Finding and analysing gamma-ray bursts requires cooperation, but also creates competition, as shown by four papers in this issue (see pages 1008–1020). All of these groups started at the same point — with a signal from NASA's Swift satellite, which reports pulses of energy from dying stars within the cosmos.

Various groups scrambled to get in touch with someone at an observatory in an ideal position to measure the waves emitted from the bursts. Many teams shared instruments, such as the Very Large Array Telescope in New Mexico, or teamed up with observers who were sometimes on the other side of the world.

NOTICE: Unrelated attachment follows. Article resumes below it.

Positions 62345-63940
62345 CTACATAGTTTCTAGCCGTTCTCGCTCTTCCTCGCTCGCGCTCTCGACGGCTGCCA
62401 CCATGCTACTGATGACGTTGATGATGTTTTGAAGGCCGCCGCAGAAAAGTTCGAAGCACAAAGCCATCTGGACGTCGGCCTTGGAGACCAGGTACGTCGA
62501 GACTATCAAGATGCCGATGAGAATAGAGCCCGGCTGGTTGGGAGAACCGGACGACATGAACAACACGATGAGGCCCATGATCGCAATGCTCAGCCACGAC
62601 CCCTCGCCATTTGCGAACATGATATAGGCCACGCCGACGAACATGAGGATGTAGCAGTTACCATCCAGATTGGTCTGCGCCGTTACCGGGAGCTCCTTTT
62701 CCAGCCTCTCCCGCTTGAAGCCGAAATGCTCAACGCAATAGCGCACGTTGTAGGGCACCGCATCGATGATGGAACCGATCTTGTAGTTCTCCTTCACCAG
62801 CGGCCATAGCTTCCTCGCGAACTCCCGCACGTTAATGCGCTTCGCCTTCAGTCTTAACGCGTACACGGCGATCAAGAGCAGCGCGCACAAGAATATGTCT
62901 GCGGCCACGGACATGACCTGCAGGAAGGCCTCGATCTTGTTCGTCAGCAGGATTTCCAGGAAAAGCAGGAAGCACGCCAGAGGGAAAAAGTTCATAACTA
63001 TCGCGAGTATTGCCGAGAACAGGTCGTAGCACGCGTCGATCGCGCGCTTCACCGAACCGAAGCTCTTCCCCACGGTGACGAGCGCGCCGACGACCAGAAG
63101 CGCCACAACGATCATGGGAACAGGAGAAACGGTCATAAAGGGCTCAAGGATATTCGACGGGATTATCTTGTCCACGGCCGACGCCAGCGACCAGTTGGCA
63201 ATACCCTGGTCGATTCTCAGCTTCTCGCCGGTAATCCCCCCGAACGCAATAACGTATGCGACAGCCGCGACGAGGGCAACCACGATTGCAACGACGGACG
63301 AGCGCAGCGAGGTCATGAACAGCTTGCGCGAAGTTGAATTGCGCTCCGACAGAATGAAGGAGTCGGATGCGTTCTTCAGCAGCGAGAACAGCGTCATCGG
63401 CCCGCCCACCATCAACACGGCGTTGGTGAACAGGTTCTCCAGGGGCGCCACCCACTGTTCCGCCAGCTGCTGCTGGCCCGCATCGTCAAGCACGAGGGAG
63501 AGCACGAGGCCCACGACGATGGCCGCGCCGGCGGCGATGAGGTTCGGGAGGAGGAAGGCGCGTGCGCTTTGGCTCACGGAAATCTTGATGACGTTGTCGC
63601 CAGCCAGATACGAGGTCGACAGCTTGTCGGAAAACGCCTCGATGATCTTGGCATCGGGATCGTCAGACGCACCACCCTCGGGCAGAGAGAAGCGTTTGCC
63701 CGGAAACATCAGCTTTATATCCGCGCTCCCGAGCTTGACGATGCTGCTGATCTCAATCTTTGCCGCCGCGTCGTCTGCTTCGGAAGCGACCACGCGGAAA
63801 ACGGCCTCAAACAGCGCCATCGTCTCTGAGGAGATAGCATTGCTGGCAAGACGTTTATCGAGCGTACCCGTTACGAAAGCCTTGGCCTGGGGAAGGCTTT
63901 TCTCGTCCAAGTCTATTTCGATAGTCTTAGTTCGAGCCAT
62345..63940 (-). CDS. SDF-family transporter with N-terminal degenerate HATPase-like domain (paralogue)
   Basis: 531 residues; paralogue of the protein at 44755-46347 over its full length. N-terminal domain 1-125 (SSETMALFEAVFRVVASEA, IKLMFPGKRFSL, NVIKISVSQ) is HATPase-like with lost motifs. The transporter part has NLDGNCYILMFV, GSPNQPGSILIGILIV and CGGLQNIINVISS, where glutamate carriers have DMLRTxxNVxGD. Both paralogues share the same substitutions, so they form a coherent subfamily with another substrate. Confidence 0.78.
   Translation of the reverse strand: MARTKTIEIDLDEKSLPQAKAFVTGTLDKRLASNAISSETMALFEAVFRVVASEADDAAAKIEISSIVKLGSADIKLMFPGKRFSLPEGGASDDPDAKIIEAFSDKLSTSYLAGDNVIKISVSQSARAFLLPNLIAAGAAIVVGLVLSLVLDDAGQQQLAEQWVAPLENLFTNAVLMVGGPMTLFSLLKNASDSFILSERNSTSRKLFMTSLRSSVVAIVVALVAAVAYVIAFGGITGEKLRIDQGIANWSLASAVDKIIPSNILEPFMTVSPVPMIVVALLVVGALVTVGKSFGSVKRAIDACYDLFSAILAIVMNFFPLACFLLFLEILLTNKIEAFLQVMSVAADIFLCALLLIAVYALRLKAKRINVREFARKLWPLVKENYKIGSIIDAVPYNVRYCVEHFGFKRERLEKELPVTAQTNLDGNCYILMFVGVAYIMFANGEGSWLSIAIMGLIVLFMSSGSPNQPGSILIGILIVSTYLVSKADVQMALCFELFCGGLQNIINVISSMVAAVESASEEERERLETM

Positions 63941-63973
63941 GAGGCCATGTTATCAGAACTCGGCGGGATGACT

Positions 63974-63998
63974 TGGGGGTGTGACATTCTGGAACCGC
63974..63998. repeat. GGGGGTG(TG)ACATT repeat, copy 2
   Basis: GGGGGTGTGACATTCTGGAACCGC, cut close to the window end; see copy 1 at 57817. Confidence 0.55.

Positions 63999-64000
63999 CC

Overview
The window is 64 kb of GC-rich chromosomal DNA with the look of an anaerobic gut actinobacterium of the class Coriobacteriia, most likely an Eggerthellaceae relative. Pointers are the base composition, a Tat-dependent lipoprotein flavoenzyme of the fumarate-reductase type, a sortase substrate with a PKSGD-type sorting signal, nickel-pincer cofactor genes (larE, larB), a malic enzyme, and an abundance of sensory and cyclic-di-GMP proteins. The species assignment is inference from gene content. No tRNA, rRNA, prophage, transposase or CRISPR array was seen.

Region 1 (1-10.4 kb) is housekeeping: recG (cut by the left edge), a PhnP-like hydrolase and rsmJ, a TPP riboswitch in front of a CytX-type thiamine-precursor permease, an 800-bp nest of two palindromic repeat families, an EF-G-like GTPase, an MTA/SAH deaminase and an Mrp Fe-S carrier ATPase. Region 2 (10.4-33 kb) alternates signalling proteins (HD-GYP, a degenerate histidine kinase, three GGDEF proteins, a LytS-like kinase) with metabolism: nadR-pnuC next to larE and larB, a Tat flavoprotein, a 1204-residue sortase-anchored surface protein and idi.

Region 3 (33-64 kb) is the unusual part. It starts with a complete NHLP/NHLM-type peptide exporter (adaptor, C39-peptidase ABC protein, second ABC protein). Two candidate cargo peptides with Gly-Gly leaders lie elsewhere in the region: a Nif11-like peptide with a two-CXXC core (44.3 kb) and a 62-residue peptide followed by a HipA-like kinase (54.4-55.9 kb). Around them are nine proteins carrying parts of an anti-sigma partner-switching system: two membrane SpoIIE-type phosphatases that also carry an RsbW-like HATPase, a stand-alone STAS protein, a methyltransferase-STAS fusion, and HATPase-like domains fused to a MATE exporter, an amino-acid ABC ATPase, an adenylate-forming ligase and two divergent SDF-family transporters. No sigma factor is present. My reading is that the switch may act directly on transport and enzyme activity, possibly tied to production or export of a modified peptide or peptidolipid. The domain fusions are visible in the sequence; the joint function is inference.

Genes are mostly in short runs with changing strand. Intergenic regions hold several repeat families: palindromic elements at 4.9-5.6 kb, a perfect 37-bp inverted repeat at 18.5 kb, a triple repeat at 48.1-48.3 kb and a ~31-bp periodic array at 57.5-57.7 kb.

Some groups had access to their own ground-based telescopes. As a result of these alliances, the effort yielded overlap among some of the 107 authors involved. Three authors appear on two of the papers, representing a collaboration between Pennsylvania State University, the Goddard Space Center in Greenbelt, Maryland, and the California Institute of Technology.

The other two papers share seven authors as a result of collaborations between the Max Planck Institute for Astrophysics in Germany, the University of Tokyo in Japan, the University of California, Berkeley, and the National Institute of Astrophysics in Trieste, Italy.